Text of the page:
Communicating that Research is Inherently Practical and Applied

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Exhorting academics to talk candidly and plainly about their research with broader publics is not exactly new. What IS new, though, in this recent op-ed piece published in the Chronicle of Higher Education, is linking it explicitly to the research-generation goal of a university, which most policymakers and publics seem to be in the dark about, or conflate with imparting particular “skills” for the job market, or “applied” research that answers a localized question in a particular setting (e.g., how can we get legislators in Wyoming to buy into man-made climate change?).

But the goal of research, and academics in general, is deeper than that, the article points out.

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How can we “translate” Sustainability effectively?

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At the close of my recent talk on “Organizing/Communicating Sustainably” at Central Michigan University, someone in the audience asked me, predictably enough, what hope there was for meaningful systemic change, given the preponderance of cultural, structural, and moral obstacles both in the U.S. and worldwide.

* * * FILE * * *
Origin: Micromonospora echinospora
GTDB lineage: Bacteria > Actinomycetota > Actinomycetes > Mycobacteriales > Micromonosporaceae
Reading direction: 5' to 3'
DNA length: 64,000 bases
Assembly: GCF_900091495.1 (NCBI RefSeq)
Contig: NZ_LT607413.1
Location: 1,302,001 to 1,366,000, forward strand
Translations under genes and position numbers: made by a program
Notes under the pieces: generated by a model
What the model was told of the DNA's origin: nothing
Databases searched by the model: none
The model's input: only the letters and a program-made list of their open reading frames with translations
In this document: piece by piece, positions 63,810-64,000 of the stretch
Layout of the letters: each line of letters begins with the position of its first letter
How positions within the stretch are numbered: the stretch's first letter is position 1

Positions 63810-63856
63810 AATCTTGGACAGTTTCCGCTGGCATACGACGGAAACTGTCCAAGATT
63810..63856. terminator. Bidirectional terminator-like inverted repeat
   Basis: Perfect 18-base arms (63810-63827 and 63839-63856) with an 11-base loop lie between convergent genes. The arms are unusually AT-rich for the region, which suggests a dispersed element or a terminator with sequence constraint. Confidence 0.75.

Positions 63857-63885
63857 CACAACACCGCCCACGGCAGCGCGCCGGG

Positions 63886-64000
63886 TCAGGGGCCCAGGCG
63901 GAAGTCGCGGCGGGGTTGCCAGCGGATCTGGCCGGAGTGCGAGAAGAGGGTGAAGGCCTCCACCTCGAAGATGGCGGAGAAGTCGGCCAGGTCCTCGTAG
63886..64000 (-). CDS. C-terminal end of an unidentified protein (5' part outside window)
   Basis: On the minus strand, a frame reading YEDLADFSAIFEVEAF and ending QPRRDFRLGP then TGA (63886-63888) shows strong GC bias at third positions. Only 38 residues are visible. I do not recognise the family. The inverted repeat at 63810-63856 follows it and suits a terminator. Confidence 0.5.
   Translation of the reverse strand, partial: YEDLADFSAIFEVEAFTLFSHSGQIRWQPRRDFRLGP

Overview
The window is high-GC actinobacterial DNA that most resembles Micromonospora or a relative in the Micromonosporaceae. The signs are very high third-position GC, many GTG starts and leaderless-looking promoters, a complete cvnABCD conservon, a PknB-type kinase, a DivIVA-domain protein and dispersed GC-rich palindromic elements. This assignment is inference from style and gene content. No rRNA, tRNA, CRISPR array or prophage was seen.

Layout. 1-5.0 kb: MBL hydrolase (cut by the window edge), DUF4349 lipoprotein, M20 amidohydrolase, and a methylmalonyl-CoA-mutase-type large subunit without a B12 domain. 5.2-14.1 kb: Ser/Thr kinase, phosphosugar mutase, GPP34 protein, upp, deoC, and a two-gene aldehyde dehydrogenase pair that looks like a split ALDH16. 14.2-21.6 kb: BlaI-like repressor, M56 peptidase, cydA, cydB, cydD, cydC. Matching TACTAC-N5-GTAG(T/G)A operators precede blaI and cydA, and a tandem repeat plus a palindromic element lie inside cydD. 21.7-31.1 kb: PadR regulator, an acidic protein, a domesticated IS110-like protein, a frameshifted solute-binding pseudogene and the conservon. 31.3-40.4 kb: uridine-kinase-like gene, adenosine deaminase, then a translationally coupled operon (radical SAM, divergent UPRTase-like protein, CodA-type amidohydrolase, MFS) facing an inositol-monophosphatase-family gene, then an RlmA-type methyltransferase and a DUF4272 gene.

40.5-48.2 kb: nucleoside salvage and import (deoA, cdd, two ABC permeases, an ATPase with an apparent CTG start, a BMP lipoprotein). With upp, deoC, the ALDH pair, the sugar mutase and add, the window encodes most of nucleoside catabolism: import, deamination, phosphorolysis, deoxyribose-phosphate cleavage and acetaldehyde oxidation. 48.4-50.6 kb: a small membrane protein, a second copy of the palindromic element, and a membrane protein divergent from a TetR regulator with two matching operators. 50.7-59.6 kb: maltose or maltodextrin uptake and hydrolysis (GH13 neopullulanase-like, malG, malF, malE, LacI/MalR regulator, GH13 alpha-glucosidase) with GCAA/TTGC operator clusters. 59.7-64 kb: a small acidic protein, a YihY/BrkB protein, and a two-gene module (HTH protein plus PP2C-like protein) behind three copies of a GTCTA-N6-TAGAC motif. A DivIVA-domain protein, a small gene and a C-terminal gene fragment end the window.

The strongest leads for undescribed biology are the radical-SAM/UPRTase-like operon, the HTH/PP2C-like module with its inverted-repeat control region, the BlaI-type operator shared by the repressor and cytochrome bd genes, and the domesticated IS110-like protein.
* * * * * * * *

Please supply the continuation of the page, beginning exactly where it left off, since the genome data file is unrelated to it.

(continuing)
My response hinged around the very communicative concept of translation.

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Upcoming Talk at Central Michigan U.: “Communication and Social Action” Conference

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I am so thrilled to be headed to Central Michigan University next week, to deliver a talk at the 15th annual “Communication and Social Action” conference, organized by the Department of Communication and Dramatic Arts! My talk is tentatively titled “Organizing/Communicating Sustainably” — not very original, perhaps, given the title of this website, but representative nevertheless of my program of research, which explains my thrill.

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Engaging Students: CSR meets Higher Education

This post also appeared in CSRWire Talkback.

I had the good fortune of attending the recently concluded Water Summit 2012 in Milwaukee. A key theme that kept coming up, over and over was engaging youth.

Whether it was in references to the exchange program between American and Indian universities to promote aquaponics among water- and land-scarce communities, or connecting women-and-child literacy programs to indigenous water management systems, engaging future generations was salient throughout the two-day event.

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